Turkey's government said on Monday Islamic State was the prime suspect in suicide bombings that killed at least 97 people in Ankara, but opponents vented anger at President Tayyip Erdogan at funerals, universities and courthouses.
The father of three men wounded in the blasts told Reuters one of his sons had described seeing one of the bombers carrying a bag on his back and one in his hand, and called out "stop" before the bomb detonated.
Prime Minister Ahmet Davutoglu said Saturday's attack, the worst of its kind on Turkish soil, was intended to influence the outcome of November polls Erdogan hopes will restore a majority the ruling AK party lost in June. Officials say there is no question of postponing the vote.
Two bombs struck seconds apart, targeting a rally of pro-Kurdish activists and civic groups near Ankara's main train station.
"If you consider the way the attack happened and the general trend of it, we have identified Islamic State as the primary focus," Davutoglu told Turkey's NTV television. "It was definitely a suicide bombing...DNA tests are being conducted. It was determined how the suicide bombers got there. We're close to a name, which points to one group."
The Haberturk newspaper has cited police sources as saying the type of explosive and the choice of target pointed to a group within Islamic State known as the 'Adiyaman ones', a reverence to Adiyaman province in southeastern Turkey.
Turkey is vulnerable to infiltration by Islamic State, which holds swathes of Syrian land abutting Turkey where some two million refugees live. But there has been no word from the group - usually swift to publicly claim responsibility for any attack it conducts - over the Ankara bombing or two very similar incidents earlier this year.
Opponents of Erdogan, who has led the country over 13 years, blame him for the attack, accusing the state at best of intelligence failings and at worst of complicity by stirring up nationalist, anti-Kurdish sentiment.
The government, facing a growing Kurdish conflict at home and the spillover of war in Syria, vehemently denies such accusations.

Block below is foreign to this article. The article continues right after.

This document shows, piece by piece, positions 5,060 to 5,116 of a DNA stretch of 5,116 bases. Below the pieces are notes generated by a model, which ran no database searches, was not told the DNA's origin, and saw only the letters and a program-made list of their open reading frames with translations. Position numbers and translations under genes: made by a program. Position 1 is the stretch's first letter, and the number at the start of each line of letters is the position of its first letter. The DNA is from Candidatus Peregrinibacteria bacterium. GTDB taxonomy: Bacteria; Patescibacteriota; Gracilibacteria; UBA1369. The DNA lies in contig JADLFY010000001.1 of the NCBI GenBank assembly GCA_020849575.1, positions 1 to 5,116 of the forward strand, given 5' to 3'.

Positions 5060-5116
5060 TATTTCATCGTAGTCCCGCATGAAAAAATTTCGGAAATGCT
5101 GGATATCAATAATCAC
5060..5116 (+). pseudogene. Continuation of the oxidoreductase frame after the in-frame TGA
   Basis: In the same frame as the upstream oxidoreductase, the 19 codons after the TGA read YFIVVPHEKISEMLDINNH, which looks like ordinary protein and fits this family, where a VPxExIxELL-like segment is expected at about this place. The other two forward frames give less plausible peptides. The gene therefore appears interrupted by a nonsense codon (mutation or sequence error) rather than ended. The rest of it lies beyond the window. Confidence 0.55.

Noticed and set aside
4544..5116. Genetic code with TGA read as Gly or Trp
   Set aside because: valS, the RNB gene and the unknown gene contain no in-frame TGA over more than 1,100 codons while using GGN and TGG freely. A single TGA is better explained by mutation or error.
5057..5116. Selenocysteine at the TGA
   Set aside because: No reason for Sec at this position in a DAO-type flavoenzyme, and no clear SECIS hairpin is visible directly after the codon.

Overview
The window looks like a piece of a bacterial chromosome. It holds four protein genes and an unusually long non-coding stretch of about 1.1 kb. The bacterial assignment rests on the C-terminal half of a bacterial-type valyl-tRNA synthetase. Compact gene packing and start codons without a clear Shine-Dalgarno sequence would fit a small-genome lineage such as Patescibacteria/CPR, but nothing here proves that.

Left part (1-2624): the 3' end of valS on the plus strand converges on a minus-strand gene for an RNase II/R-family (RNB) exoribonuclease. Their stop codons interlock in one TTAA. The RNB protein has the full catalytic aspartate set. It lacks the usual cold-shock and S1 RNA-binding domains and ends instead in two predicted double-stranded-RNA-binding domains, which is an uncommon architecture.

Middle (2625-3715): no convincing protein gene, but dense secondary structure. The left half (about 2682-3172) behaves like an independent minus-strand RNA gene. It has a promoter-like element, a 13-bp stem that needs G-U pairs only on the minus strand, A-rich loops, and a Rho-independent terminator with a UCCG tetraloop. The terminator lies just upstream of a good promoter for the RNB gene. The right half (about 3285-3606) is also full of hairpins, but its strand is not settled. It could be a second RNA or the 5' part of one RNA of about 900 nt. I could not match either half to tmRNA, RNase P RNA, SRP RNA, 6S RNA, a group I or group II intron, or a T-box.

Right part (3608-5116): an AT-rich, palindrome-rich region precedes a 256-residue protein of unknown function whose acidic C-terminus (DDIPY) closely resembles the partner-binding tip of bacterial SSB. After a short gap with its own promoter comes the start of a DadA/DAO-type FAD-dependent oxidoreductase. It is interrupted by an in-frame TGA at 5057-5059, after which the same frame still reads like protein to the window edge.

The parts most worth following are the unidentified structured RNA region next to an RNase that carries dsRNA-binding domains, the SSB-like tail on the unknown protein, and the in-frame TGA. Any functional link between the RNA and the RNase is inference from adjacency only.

But the sheer range of possible perpetrators - from Islamic State and Marxist radicals to militant nationalists and Kurdish armed factions - highlights deep fissures running through Turkish society. At stake is the stability of a NATO country seen by the West as a bulwark against Middle Eastern turmoil.
Hundreds chanting anti-government slogans marched on a mosque in an Istanbul suburb for the funeral of several of the victims, attended by Selahattin Demirtas, leader of the pro-Kurdish parliamentary opposition Peoples' Democratic Party (HDP), which says it was the target of the bombings.
Riot police with water cannon and armored vehicles stood by as the crowd, some chanting "Thief, Murderer Erdogan" and waving HDP flags, moved towards the mosque in the working class Umraniye neighborhood of Istanbul.
Several labor unions also called protests. Hundreds of people, many wearing doctors' uniforms and carrying Turkish Medical Association banners, gathered by the main train station in Ankara where the explosions happened to lay red carnations but were blocked by riot police, a Reuters witness said.
Lawyers at an Istanbul courthouse chanted "Murderer Erdogan will give account" as colleagues applauded, footage circulated on social media showed.
Erdogan, accused by opponents of an increasingly authoritarian and divisive style, has overseen a purge in the judiciary of elements he believes to have been colluding with a U.S. based cleric-rival planning a coup against him.